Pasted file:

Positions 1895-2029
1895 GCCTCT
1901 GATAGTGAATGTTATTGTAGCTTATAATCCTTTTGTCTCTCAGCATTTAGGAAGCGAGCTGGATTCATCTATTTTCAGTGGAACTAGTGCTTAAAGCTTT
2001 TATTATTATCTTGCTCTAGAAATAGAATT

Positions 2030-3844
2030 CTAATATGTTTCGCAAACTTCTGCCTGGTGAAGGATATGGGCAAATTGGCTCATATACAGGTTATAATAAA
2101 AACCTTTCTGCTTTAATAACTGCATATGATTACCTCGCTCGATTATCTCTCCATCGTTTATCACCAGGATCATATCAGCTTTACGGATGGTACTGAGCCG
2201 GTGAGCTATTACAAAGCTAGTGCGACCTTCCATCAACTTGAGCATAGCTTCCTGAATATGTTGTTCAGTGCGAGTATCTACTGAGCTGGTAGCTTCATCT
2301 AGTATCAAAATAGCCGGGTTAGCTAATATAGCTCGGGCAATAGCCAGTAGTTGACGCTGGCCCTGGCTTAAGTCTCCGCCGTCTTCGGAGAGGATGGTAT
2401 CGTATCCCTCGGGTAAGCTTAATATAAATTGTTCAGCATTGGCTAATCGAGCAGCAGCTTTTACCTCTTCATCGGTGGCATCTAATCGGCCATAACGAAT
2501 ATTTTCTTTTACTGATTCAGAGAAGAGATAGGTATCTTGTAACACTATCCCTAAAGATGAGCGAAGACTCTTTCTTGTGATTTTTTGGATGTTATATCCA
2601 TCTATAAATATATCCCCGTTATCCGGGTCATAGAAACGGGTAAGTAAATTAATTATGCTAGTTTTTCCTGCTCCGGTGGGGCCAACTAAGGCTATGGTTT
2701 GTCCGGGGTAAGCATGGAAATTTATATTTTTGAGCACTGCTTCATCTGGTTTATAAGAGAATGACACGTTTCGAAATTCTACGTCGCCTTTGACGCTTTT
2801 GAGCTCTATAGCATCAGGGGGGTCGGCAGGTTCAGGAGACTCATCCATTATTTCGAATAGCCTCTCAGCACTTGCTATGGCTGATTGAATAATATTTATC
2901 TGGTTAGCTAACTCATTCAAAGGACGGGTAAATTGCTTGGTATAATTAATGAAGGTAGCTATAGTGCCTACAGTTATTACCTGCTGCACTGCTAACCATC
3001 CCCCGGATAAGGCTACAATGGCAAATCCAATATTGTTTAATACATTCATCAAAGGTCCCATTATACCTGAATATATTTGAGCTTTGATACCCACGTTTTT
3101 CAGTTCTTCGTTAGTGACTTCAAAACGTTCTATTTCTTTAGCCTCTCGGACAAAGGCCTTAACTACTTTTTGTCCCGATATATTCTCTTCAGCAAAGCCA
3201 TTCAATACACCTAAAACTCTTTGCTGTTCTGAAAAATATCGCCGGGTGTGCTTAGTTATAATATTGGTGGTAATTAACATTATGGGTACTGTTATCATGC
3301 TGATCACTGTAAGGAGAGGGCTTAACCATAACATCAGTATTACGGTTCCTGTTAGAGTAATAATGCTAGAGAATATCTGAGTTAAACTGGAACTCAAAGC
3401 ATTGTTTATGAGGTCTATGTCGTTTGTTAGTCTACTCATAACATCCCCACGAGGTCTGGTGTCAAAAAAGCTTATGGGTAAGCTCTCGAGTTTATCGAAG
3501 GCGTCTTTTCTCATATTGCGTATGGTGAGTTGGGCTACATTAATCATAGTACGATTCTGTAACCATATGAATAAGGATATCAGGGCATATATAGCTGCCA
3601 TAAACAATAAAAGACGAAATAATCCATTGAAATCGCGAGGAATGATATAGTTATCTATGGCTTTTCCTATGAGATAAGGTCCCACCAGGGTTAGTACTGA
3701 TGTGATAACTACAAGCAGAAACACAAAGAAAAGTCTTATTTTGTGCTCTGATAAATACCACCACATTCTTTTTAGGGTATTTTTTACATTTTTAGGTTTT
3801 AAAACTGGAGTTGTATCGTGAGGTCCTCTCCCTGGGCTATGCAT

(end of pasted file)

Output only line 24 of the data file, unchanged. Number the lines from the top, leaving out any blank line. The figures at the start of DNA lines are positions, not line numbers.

3801 AAAACTGGAGTTGTATCGTGAGGTCCTCTCCCTGGGCTATGCAT